Illustration of carbon dioxide transportation infrastructure

For the final entry in my post-IRA series, I want to highlight the other big new program the Loan Programs Office is administering, in partnership with the Office of Fossil Energy and Carbon Management (FECM): the Carbon Dioxide Transportation Infrastructure Finance and Innovation Program (CIFIA). CIFIA was launched today, along with new program guidance that provides details on the new program, including eligibility and application requirements. 

Compared to the Energy Infrastructure Reinvestment (EIR) Program that I introduced in my last blog in this series and that was recently created by the Inflation Reduction Act, CIFIA was authorized and appropriated in November 2021 through the Infrastructure Investment and Jobs Act (IIJA) (Title 3, Section 40304). CIFIA will build on other carbon capture, utilization, and storage (CCUS) provisions of the IIJA with up to $2.1 billion to support loans, loan guarantees, grants, and administrative expenses to enable deployment of common carrier carbon dioxide (CO2transportation infrastructure. 

Extensive energy system and climate change modeling demonstrates that CCUS technologies, including direct air capture, must be deployed at a large-scale in the coming decades to adequately reduce hard-to-abate CO2 emissions  and meet our nation’s climate goals. Today, CO2 transport faces economic challenges that in turn hampers CCUS deployment, including high capital costs and low or uncertain returns. Only 80 million tons of CO2 are transported via pipeline in the U.S. today – over an order of magnitude less than the demand for CO2 transport projected for 2050. CIFIA will support CCUS technology deployment by financing projects that build shared CO2 transport infrastructure. Large-capacity common carrier CO2 transport infrastructure shares similar barriers to deployment previously faced by other types of critical national infrastructure, such as high capital costs, uncertain near-term utilization and uncertain returns as demand comes online, and chicken-and-egg challenges.  This infrastructure will benefit from economies of scale and help form an interconnected carbon management market.   

CIFIA will unlock economies of scale for CCUS through direct loans, loan guarantees, and Future Growth Grants,* activating interconnected regional carbon management markets nationwide. Eligible costs will include but not be limited to preconstruction development activities; projects costs, including property, construction, and equipment acquisition, installation, and contingency costs; and other eligible costs, such as transaction costs associated with financing including capitalized interest and other carrying costs.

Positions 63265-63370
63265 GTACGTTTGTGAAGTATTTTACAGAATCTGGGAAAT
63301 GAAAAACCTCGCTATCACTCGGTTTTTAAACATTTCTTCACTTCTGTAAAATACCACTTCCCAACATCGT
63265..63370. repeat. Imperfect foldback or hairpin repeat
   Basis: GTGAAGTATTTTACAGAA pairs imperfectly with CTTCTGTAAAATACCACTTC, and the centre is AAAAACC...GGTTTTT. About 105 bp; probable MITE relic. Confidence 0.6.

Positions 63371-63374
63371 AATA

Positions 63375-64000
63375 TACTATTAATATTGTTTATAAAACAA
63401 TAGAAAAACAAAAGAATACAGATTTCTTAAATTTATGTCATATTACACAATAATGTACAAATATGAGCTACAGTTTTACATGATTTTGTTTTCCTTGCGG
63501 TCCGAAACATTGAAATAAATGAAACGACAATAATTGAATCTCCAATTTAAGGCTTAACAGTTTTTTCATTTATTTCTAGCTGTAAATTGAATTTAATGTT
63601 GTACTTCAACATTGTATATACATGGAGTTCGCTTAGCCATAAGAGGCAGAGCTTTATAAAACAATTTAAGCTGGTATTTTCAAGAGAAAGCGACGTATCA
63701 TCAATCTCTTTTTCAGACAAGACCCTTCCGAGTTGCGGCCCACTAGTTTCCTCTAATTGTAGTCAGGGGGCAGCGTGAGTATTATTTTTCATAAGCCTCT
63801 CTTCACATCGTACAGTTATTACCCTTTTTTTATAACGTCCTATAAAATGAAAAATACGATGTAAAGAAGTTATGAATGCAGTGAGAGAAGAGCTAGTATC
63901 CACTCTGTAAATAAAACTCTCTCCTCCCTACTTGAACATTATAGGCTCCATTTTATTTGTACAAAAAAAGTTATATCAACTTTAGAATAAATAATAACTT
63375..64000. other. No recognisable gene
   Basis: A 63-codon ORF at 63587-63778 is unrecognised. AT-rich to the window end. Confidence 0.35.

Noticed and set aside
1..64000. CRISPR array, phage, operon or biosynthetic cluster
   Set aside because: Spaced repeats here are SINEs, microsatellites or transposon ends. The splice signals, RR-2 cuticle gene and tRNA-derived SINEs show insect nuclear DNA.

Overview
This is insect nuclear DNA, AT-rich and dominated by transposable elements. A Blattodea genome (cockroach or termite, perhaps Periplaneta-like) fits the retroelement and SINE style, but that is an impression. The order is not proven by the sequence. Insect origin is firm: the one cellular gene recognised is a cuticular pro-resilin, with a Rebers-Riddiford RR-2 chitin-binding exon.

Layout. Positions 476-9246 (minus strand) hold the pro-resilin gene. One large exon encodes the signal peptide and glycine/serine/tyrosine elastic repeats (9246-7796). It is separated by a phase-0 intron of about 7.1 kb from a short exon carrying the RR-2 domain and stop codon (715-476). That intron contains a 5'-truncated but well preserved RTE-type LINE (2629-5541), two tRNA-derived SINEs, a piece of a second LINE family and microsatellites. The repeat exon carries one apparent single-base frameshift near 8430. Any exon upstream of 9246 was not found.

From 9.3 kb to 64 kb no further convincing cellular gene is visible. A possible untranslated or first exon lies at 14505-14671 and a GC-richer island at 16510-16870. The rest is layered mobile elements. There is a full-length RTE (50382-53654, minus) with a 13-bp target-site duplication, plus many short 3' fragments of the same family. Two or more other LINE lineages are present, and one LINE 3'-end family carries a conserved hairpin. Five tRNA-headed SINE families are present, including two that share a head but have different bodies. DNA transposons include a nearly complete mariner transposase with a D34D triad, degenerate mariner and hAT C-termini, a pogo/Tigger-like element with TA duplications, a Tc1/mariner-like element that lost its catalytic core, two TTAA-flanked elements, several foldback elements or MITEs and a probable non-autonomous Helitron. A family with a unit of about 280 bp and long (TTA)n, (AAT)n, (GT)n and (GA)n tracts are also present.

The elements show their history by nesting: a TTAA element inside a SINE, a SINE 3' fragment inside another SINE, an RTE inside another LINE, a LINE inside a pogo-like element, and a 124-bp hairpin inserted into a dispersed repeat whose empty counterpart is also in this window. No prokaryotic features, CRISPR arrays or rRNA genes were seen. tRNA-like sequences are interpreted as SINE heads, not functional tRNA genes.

In April, LPO and FECM participated in a series of Regional Carbon Management Applicant Education Workshops to engage stakeholders on design and implementation of the program. The insights gathered have been carefully considered and incorporated in detailed program guidance.  

What’s next for CIFIA?

LPO is excited to launch CIFIA and publish CIFIA program guidance. We are now accepting Letters of Interest and invite potential applicants to request a pre-application consultation through our online request portal. We are also available to answer questions by emailing CIFIA@hq.doe.gov

Potential applicants should note that we give eligible projects priority consideration that will affect the likelihood of a project being invited into negotiations based on several factors. Some of these factors are in support of the Administration’s equity goals, including but not limited to: regional diversity when compared to existing/planned CO2 transport; the use of American-made materials; and meaningful, transparent community engagement early in the review and deployment process. Other priority consideration factors include activities that efficiently mitigate disturbances throughs reliance on existing infrastructure, including but not limited to: location in or adjacency to existing linear infrastructure corridors that minimizes siting concerns; incorporation with industrial clusters, including existing petrochemical hubs, new hydrogen hubs, and direct air capture hubs; and an advanced position in permitting and approval processes. Detail on how we plan to consider these factors can be found in attachments to the guidance document. 

If you’re curious about how to best position your project, the CIFIA program guidance also includes a thorough overview of what we’re looking for in your Letter of Intent, as well as information on application requirements, process, and approval. Applications can be considered from both public and private entities as well as from joint ventures, public private partnerships, or similar arrangements. It goes without saying that such a timeline is highly variable and will depend highly on the complexity and resources behind each application. 

If you plan to apply, I invite you to schedule a pre-application consultation.   

 

*Future Growth Grants, which IIJA allows to be granted from the $2.1 billion of appropriations at the Secretary’s at the discretion, may be provided to cover the Eligible Project Costs for infrastructure needed for potential future volumes of CO2. Current guidance addresses only CIFIA loans, though DOE may issue separate guidance at a later date for parties interested in applying under the Future Growth Grant provision of the CIFIA program. 

Jigar Shah
Director of the Loan Programs Office
more by this author